Church Judgments

© 2007 Great Commission Churches

Pastor David Bovenmyer, Ames, IA

1. What is a church judgment?

A church judgment is what has often been called “church discipline.” According to Webster’s, the word “discipline” refers to training that develops self-control, character, or orderliness and efficiency.” It can also refer to “correction, chastisement, or punishment inflicted by way of correction and training.”

In a fallen world, discipline is necessary in every arena of life—our personal life, our family life, our national life, and yes, our church life. The pull of the world, flesh, and Devil on our souls and minds requires effort and discipline, both from within and from without, to keep us on a path that is holy and pleasing to God.

Within the Church there are many ways that discipline is provided. In its broadest sense, discipline refers to anything that helps to train and educate God’s people to be holy and obey Him. Public teaching, self-discipline and restraint, mild reproofs and corrections in casual conversations between Christians—these are all a part of church discipline. Too often, “church discipline” is thought to refer only to the ultimate act of church discipline—a church judgment or excommunication. An understanding and practice of the broader nature of church discipline is essential to purifying and equipping the Church and will remove much of the need for the practice of the ultimate discipline.

This paper will talk about the ultimate discipline—church judgment. We will use the term “church judgment” rather than “church discipline” to distinguish this ultimate discipline from the broader forms of church discipline and to emphasize that, in most cases, it is to be applied to those that we judge to be radically out of step with God and very likely not even genuine believers. Continue reading

Principles of Interpretation Seminar

Principles of Interpretation Seminar

These are notes from a seminar given prior to the Great Commission Churches Pastor’s Conference, June 13, 2011. This seminar represents my own views and not necessarily those of Great Commission Churches.  — David Bovenmyer

In 2002, I took a course offered by BILD International entitled Interpreting the Word I: Principles and Procedures The following principles and the other writings on interpretation on this web site largely come from what I learned through this course.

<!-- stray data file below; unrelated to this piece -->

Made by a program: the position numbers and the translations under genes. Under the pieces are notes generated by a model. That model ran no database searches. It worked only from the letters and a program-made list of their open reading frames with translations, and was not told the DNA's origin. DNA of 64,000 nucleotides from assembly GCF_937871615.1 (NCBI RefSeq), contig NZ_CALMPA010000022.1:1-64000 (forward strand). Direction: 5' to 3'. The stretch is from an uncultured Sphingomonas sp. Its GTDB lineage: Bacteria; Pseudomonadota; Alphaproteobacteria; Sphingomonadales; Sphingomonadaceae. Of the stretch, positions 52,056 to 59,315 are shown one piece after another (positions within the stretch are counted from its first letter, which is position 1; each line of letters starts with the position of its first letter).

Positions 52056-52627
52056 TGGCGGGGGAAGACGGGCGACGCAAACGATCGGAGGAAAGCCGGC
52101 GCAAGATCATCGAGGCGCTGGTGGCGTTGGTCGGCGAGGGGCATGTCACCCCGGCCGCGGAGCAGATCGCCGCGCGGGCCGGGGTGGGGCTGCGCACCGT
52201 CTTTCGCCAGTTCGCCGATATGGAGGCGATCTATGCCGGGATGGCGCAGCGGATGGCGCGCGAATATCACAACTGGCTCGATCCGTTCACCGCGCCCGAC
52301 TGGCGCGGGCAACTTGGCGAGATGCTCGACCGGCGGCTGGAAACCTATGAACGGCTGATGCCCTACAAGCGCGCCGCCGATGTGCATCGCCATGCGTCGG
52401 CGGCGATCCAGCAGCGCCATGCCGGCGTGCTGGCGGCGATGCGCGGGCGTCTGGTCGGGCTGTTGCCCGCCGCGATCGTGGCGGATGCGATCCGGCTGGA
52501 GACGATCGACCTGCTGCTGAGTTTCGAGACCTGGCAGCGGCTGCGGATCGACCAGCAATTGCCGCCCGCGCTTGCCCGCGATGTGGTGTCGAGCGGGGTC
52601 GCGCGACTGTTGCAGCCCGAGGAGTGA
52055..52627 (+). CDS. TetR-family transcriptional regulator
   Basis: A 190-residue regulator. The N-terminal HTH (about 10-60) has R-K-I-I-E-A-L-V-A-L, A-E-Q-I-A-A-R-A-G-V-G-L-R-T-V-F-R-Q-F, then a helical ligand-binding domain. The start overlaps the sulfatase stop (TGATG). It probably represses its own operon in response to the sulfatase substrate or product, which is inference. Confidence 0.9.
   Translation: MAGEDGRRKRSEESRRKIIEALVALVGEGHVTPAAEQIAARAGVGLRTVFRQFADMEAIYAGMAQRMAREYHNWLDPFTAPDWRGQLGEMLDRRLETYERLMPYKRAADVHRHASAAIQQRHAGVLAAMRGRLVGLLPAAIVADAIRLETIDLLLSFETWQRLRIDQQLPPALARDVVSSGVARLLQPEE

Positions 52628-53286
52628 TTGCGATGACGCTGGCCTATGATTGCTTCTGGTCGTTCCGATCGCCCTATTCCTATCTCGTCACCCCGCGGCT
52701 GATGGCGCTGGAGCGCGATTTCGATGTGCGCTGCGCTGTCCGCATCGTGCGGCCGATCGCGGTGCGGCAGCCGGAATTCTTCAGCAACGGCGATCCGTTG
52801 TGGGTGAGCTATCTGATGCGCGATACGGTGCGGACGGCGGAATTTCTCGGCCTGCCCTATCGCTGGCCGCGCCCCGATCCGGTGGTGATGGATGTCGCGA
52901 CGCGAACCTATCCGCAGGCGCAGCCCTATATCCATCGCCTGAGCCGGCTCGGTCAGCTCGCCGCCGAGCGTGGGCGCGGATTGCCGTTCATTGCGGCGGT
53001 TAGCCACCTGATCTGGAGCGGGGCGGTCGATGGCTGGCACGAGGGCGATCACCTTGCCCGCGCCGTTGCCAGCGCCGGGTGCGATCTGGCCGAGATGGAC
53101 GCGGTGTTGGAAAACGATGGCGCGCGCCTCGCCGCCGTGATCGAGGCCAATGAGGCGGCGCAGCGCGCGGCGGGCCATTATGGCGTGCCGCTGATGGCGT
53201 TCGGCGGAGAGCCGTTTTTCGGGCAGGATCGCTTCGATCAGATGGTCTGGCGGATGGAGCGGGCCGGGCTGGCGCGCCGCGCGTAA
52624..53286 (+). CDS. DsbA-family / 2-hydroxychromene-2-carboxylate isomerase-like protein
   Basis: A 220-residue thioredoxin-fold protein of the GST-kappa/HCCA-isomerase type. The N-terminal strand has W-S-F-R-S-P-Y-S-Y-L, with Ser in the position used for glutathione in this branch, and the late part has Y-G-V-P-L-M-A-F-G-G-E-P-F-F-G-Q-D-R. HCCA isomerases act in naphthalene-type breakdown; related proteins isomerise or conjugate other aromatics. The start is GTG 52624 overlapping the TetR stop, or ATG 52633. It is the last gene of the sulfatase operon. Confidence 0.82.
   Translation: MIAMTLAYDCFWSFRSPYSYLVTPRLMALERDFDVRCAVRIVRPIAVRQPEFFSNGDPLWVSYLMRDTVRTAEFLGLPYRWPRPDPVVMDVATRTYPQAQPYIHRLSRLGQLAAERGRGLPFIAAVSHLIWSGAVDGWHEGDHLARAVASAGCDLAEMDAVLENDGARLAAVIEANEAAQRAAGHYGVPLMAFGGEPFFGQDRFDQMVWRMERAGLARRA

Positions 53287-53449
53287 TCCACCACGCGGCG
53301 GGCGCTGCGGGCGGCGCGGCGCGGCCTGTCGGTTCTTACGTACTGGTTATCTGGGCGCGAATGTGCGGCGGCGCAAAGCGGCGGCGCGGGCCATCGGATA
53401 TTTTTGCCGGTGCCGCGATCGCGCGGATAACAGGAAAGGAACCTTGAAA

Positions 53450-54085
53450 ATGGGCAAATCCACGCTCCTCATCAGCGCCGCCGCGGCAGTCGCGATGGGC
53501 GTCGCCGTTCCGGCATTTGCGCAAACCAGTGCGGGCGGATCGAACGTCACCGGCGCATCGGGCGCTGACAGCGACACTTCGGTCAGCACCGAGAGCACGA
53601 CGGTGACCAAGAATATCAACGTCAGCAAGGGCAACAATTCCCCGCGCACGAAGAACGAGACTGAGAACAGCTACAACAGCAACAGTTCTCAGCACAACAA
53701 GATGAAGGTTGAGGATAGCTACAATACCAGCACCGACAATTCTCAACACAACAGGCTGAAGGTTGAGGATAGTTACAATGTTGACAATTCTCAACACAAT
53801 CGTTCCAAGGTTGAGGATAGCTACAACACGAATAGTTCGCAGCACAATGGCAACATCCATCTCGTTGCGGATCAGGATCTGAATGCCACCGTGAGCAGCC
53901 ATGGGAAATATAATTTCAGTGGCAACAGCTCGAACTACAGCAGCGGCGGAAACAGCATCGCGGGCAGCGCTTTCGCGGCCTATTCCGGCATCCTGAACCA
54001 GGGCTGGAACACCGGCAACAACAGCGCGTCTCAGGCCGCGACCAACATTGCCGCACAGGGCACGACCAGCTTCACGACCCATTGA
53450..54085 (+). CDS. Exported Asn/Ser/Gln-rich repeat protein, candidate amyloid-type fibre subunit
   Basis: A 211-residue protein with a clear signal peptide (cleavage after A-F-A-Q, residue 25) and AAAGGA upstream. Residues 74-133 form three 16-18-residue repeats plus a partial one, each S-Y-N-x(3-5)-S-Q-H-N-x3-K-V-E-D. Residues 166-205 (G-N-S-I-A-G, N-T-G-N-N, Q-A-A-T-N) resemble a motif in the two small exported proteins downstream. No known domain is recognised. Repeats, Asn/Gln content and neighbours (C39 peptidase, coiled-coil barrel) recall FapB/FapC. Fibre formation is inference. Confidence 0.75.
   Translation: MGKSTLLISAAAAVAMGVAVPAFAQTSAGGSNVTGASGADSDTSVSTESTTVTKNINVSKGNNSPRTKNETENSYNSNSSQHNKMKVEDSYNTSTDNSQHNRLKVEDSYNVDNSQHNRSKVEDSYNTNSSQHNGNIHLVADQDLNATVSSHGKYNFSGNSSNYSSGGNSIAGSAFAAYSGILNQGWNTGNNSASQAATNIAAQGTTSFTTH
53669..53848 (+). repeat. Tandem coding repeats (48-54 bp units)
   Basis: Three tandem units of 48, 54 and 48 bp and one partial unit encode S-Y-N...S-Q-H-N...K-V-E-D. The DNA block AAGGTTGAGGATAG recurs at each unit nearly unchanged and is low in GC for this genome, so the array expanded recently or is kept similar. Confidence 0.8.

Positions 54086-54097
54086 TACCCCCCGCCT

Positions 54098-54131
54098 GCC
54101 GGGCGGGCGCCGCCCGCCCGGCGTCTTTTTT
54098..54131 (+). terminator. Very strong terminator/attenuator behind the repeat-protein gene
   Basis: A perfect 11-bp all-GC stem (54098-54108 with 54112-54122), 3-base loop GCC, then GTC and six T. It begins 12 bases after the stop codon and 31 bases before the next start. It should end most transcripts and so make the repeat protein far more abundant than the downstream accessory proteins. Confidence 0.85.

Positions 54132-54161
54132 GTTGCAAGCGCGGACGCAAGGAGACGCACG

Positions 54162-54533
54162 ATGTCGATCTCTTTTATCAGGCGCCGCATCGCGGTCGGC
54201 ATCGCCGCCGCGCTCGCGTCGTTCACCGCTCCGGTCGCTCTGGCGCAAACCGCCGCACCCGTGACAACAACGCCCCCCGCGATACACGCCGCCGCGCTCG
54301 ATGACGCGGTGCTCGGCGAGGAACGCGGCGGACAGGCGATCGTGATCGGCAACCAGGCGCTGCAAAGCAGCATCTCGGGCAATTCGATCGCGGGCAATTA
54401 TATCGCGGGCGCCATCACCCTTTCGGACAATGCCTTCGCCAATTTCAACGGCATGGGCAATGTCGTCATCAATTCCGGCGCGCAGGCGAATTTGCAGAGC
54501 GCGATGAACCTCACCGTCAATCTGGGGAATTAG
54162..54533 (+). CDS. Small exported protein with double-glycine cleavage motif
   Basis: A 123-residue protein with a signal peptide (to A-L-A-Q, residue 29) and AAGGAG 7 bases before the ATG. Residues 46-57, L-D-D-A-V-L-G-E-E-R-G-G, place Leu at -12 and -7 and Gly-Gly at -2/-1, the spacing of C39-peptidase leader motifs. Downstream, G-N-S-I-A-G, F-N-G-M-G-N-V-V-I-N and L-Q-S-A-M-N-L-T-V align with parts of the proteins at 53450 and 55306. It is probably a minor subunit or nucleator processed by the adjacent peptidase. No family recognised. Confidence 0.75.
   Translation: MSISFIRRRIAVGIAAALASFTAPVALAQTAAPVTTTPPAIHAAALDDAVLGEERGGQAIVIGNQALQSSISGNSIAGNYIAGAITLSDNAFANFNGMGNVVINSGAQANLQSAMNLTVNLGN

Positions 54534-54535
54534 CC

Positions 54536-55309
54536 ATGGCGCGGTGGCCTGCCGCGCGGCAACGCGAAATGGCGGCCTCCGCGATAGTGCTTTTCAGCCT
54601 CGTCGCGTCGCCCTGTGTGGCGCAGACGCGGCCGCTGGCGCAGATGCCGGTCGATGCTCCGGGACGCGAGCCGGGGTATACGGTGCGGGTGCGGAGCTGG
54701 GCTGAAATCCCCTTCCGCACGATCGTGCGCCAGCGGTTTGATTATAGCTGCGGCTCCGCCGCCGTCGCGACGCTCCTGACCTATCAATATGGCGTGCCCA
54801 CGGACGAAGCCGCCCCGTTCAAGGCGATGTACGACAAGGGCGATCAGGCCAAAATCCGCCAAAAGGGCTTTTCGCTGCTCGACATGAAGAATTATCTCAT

This BILD course included two chapters summarizing principles of interpretation written by Walter C. Kaiser, currently President Emeritus and Distinguished Professor of Old Testament and Ethics at Gordon-Conwell Theological Seminary in Hamilton, MA.  These two chapters are Legitimate Hermeneutic from the book Inerrancy, Norman L. Geisler (editor), Zondervan, 1980, and The Single Intent of Scripture from the book Evangelical Roots, a Tribute to Wilbur Smith, Kennith S. Kantzer (Editor), Thomas Nelson (June 1978).  Most of the quotations in this seminar are from these two chapters.

Today, there is little consensus on interpretation

“Much of the current debate over the Scriptures among believing Christians is, at its core, a result of failure on the part of evangelicals to come to terms with the issue of hermeneutics…while many evangelicals may find a large amount of agreement on the doctrines of revelation, inspiration, and even canonicity, something close to a Babel of voices is heard on methods of interpreting the Scriptures.”  — Walter C. Kaiser, Jr.

Definition of interpretation

No definition of interpretation can be more fundamental than this: To interpret we must in every case reproduce the sense the Scriptural writer intended for his own words.

“Yet today in our ‘All knowledge is relative’ culture, a return to the author’s own meanings is considered both unnecessary and wrong. Instead, meaning has often become a personal, subjective, and changing thing.  ‘What speaks to me,’ ‘what God impressed on my heart,’ ‘what I get out of the text’ are the significant concerns, not what an author intended by his use of words.” — Walter C. Kaiser, Jr.

1) The Bible is to be interpreted in the same way and by the same rules as other Books.

“God has deliberately decided to accommodate mankind by disclosing Himself in our language and according to the mode to which we are accustomed in other literary productions.   While the content is vastly different, the medium of language is identical.” — Walter C. Kaiser, Jr.

2) The principles of interpretation are as native and universal to man as is speech itself.

Rules of interpretation are only formal clarifications of what we do all the time when speaking or listening to one another.

“If birth and providence had so favored us that we were part of the culture and language when one or another of the prophets or apostles spoke, we could dispense with all background and language study.  We would understand these areas as immediately as we now understand speakers and writers in our own day.” — Walter C. Kaiser, Jr.

The difference between the Bible an other books is not about the manner that we interpret it, but the matter that is within it.

3) My personal reception and application of an author’s words is a distinct and secondary act from the need first to understand the meaning of his words.

Significance follows meaning.